As bad as the pair of them are, however, they're almost angelic when compared to Trevor, who is probably the darkest anti-hero ever created in the gaming medium. A raging psychotic driven by equal parts speed and hatred, Trevor comes across more of a force of nature than an actual person.
He's erudite and intelligent, but wholly nihilistic and completely unpredictable. He's the sort of bloke you'd cross the street to avoid. Trevor is as likely to slit your throat as he is to defecate on your carpet as he is to offer you a lift to work – all depending on how badly hungover he is.
GTA 5 reads like a black mirror to 2008's GTA 4. In that release, the over-arching theme was the promise of the American Dream, wherein the game's protagonist, Niko Bellic came to the States hoping to find success and a clean slate.
Due to the fact that Niko excelled at hurting and killing other people, he achieved the former, but not the latter. GTA 4 seemed to be saying the American Dream is still possible for those with exceptional ability – no matter how questionable – but violence begets violence and success through violence comes with a cost.
GTA 5 is a rough ride through the American Nightmare. Here, all three protagonists are homegrown and all three are motivated solely by money and their primal desires. Franklin wants to make his paper and boost his rep. Michael wants the buzz he experiences during heists to alleviate the crushing boredom of domestic life. Trevor wants whatever he wants whenever he wants it. If any of their desires conflict with the survival of anyone in their vicinity, well then, that's just too bad.
Los Santos is the perfect backdrop to the sociopathic desires of the protagonists. The city itself is a bastion to unbridled consumerism and physical self-obsession. The outlying areas feel like a land that time forgot and the desert regions of the map are filled with meth-labs and nutcases and feel closer to Mad Max than LA. Most of the characters in the game are relentlessly hateful and the game's story, while engaging, can wear on the player, given how negative it all feels.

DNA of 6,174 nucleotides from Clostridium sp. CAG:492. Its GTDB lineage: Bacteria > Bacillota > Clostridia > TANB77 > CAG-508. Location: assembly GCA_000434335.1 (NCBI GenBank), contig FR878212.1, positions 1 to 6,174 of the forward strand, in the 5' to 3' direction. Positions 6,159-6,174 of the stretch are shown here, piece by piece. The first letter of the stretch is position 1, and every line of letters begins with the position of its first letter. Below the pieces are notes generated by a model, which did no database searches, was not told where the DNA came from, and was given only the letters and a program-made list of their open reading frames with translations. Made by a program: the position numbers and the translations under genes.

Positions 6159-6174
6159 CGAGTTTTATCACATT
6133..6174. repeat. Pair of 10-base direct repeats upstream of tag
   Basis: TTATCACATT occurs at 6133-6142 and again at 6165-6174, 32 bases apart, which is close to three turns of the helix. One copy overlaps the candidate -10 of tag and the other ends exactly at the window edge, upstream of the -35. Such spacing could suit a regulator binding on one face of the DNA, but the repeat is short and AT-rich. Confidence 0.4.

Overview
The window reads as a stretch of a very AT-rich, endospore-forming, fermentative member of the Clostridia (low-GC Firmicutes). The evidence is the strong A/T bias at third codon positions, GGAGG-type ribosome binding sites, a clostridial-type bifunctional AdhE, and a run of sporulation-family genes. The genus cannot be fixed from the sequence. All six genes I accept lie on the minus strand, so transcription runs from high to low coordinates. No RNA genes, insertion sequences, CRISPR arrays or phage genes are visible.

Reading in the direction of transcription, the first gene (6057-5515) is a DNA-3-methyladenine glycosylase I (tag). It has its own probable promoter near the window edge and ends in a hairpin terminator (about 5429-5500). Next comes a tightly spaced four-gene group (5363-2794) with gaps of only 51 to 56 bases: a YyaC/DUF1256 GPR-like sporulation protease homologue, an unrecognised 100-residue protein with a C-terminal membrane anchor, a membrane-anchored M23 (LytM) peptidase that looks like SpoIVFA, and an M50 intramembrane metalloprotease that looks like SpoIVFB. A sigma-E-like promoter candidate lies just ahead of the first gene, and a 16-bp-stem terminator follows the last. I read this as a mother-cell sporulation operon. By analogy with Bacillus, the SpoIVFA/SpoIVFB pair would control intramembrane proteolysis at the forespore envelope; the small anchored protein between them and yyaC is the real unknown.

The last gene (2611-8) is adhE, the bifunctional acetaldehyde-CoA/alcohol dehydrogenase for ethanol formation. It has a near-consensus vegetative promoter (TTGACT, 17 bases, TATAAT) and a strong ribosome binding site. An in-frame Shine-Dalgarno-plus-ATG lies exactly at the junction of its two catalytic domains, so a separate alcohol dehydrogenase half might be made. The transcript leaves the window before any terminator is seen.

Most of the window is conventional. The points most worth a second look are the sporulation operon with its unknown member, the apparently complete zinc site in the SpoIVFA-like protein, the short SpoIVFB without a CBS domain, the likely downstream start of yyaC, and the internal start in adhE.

Grand Theft Auto 5: Verdict
But maybe that's the point. Grand Theft Auto 5 is a lot like its forebears in how it unblinkingly satirises American culture and perhaps the extreme nature of where the States are at present simply makes Rockstar's piss-take seem more dystopian than ever. You know you're in trouble when Weasel News on GTA sounds almost like an actual Fox News broadcast.
GTA 5 is gleefully misanthropic, but it's also a hell of a lot of fun to play and it's a staggering technical achievement to boot. It's easily one of 2013's essential titles and one of the best games released all year. And there's still GTA Online to look forward to…
Grand Theft Auto release date: 17 September 2013
Grand Theft Auto price: £39.99